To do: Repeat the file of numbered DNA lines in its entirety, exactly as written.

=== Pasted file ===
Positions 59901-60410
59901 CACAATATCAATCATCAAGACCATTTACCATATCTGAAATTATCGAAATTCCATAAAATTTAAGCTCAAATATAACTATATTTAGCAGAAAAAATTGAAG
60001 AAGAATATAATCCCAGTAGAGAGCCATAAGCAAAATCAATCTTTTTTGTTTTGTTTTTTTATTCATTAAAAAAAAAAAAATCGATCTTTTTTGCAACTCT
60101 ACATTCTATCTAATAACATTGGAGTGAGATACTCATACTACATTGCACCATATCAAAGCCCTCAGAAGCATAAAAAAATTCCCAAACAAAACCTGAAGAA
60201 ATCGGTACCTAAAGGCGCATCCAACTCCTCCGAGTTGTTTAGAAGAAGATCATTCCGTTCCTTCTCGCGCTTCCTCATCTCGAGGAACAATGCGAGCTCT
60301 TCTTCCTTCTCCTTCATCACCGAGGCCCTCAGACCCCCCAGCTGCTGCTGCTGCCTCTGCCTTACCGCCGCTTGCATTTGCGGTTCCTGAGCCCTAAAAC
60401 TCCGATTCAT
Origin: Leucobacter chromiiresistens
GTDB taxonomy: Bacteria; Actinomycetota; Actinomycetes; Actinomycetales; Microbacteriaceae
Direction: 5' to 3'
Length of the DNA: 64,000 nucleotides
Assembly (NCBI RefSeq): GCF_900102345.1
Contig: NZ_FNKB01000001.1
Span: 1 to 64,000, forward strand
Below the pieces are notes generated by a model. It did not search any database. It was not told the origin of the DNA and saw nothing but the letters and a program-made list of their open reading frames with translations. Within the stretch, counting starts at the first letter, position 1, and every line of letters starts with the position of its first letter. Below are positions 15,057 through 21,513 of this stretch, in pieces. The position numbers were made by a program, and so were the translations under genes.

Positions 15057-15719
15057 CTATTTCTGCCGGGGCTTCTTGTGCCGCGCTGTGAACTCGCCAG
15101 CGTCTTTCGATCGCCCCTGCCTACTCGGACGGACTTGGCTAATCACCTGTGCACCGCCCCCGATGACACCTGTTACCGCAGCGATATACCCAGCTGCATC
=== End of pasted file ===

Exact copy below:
Positions 59901-60410
59901 CACAATATCAATCATCAAGACCATTTACCATATCTGAAATTATCGAAATTCCATAAAATTTAAGCTCAAATATAACTATATTTAGCAGAAAAAATTGAAG
60001 AAGAATATAATCCCAGTAGAGAGCCATAAGCAAAATCAATCTTTTTTGTTTTGTTTTTTTATTCATTAAAAAAAAAAAAATCGATCTTTTTTGCAACTCT
60101 ACATTCTATCTAATAACATTGGAGTGAGATACTCATACTACATTGCACCATATCAAAGCCCTCAGAAGCATAAAAAAATTCCCAAACAAAACCTGAAGAA
60201 ATCGGTACCTAAAGGCGCATCCAACTCCTCCGAGTTGTTTAGAAGAAGATCATTCCGTTCCTTCTCGCGCTTCCTCATCTCGAGGAACAATGCGAGCTCT
60301 TCTTCCTTCTCCTTCATCACCGAGGCCCTCAGACCCCCCAGCTGCTGCTGCTGCCTCTGCCTTACCGCCGCTTGCATTTGCGGTTCCTGAGCCCTAAAAC
60401 TCCGATTCAT
Origin: Leucobacter chromiiresistens
GTDB taxonomy: Bacteria; Actinomycetota; Actinomycetes; Actinomycetales; Microbacteriaceae
Direction: 5' to 3'
Length of the DNA: 64,000 nucleotides
Assembly (NCBI RefSeq): GCF_900102345.1
Contig: NZ_FNKB01000001.1
Span: 1 to 64,000, forward strand
Below the pieces are notes generated by a model. It did not search any database. It was not told the origin of the DNA and saw nothing but the letters and a program-made list of their open reading frames with translations. Within the stretch, counting starts at the first letter, position 1, and every line of letters starts with the position of its first letter. Below are positions 15,057 through 21,513 of this stretch, in pieces. The position numbers were made by a program, and so were the translations under genes.

Positions 15057-15719
15057 CTATTTCTGCCGGGGCTTCTTGTGCCGCGCTGTGAACTCGCCAG
15101 CGTCTTTCGATCGCCCCTGCCTACTCGGACGGACTTGGCTAATCACCTGTGCACCGCCCCCGATGACACCTGTTACCGCAGCGATATACCCAGCTGCATC